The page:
I’ve seen the same attitude directed to Americans in my situation. I have followed the food stamp debates, I’ve seen the snobbish, callous attitudes of other people looking down on those unfortunate souls and calling them parasites and lazy stoners. These people are so disconnected from reality that they simply don’t grasp what it is like to live like this even at the most fundamental level. They think we’re getting a free ride? To where, hell? Sure, there are the occasional people who abuse these systems to get EXTRA money. But a person without a job cannot afford to be  stoner, they are not living the life of luxury by living off of food stamps, that’s ludicrous. The only people who think this are the ones who never have the courage to look into the dirty face of our level of society, and the nightmare of living there. It is much easier to spare oneself the sense of obligation by refusing to admit that the travesties are taking place.

If anyone reading this is in a comfortable, even if imperfect situation, be grateful. Count your lucky blessings that you didn’t happen to be standing on one of the millions of pavement slabs that dropped straight into the rancid rivers of redundancy and debt when the economy hit the fan. Because that’s all it is that spared you from our fate. The luck of the draw. You could just as easily have been where we are now, and there would be people standing over you, watching you try to claw your way out of the filth, and calling you a parasite for it.

When you have no money, you can’t afford good clothes to look presentable in a job interview. When you have no money, employers can pick from millions more just like you to find the person with the best qualifications who will work for the absolute least, they can pick and choose as they please because they can, because there are so many to choose from. When you have no money, you don’t have an opportunity to get a foothold back into the civilized world. Just one chance is all you really need, but it’s not possible, you’re only given enough to stay alive, not to get your head above water.

We are the hidden people. You don’t see us, though you could have easily become one of us, and one day you might very well join us. We’re trapped in a limbo of never being able to get out of the hole we’re in, yet not quite getting buried either. We’re unseen, disrespected, and treated like fodder for cheap manual labour and examples of depravity by our government. Sometimes we reach out, hoping someone will give us a second chance, but the only hand we get is the steely grip of a slavering corporation seeking to find some way to convert our misery into dollar signs.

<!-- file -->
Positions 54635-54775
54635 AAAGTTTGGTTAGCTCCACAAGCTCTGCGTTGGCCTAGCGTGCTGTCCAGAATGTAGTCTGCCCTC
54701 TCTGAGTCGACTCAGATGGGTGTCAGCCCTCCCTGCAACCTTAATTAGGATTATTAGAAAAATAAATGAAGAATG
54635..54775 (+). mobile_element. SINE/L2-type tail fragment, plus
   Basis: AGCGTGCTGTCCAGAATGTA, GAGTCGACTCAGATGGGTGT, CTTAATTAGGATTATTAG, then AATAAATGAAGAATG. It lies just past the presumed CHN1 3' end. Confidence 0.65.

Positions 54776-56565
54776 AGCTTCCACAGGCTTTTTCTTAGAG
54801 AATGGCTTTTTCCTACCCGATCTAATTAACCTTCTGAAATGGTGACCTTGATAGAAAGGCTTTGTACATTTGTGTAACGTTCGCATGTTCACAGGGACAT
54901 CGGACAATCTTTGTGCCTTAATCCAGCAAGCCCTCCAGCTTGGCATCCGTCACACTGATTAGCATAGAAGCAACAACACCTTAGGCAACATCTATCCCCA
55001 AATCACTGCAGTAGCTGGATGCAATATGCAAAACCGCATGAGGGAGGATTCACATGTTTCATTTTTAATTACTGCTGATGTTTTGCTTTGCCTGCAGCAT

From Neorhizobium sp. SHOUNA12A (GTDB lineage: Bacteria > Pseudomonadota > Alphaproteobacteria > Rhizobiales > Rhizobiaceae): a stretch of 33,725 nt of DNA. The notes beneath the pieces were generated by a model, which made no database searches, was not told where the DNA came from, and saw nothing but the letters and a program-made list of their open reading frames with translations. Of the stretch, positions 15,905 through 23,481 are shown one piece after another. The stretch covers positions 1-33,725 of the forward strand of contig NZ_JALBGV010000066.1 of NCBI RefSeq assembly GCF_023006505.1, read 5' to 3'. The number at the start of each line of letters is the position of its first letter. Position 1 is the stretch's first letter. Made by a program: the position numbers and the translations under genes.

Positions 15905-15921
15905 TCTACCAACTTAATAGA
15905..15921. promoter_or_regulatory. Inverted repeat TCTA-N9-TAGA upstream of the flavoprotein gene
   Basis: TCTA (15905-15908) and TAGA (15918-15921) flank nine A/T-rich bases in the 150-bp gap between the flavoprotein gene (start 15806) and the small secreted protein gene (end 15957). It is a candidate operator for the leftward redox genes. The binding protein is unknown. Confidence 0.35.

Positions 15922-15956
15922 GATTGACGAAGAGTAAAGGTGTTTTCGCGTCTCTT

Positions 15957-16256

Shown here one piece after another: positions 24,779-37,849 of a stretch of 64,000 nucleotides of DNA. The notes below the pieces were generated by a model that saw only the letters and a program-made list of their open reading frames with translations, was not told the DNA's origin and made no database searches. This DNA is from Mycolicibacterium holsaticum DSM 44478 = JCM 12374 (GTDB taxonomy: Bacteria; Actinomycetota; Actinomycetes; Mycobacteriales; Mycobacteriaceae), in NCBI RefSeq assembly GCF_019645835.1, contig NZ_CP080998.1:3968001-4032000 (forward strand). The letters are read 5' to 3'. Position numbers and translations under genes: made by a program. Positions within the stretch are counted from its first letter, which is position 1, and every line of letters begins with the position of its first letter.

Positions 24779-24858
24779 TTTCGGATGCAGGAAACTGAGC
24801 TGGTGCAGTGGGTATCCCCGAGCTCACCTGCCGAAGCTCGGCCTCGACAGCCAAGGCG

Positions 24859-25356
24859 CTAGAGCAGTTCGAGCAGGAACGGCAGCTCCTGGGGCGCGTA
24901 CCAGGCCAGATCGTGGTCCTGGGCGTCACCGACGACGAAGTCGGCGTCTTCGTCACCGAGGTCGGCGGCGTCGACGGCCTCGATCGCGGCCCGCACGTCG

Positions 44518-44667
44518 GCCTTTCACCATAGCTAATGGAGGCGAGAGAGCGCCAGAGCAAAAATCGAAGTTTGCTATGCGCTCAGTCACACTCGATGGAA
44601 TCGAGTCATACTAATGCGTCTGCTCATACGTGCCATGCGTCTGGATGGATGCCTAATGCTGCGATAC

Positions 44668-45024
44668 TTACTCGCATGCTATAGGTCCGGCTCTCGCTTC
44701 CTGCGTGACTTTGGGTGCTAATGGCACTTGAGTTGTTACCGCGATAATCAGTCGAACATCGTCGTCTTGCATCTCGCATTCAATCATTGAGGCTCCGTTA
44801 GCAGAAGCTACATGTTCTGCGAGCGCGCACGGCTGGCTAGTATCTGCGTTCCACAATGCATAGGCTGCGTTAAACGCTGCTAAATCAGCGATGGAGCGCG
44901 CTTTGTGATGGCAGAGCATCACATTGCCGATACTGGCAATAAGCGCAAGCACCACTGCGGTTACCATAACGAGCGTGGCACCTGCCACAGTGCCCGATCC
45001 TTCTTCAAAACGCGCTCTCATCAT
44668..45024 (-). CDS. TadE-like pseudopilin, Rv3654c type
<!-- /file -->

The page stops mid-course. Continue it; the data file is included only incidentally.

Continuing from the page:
The facts of our situation are simple. There are more people out of work than there are available jobs, several orders of magnitude more. Therefore it is physically impossible for us all to find work. Yet still modern society, particularly the higher classes perceive us as lazy or incompetent, ignoring these inconvenient facts and the strife beneath them in lieu of a more comforting belief in their own fiscal security.
However, they are not secure, none of us are. We have been out of sight and mind for far too long, but now with the looming threat of a global depression we are becoming greater and greater in number and determination. In time we will be hidden no longer, but by then it will be too late. By the time anyone takes notice, things like democracy and civil liberties will have been swept aside under the spilling tsunami of international debt and mass unemployment. We are not a disease, we are a symptom. You can look at the struggles of the lower classes and see a perfectly framed snapshot of the economically incompetent mentality of those who tug away at society’s strings for their own amusement, and when you do, you will see a harbinger of things to come.

If someone reaches out to you, begging you for a help out of the gutters - what will you do? Take their hand? Or look away because it’s too depressing? Leaving them to get exploited by a government that simply doesn’t care. All I ask is that you remember one thing – it could have been you. And if it had been, do you know what your friends and neighbours would have said, if they were to see you begging for a job, any job, begging the government not to take away what little entitlements you have left, begging not to be forced into slave labour, do you know what they would call you?



Tuesday, 15 January 2013

Otherkin and Transgenderism

A while ago, a friend of mine vlogged about misanthropy, identifying humanity as something so depraved and decadent that it can only do harm, while also admitting that he was part of the problem. However, he acknowledged only that he was part of the same race that causes the problem, not that he was in any way responsible for it. But at the same time, he was seized with a terrible guilt and impotence at how powerless he was to escape it.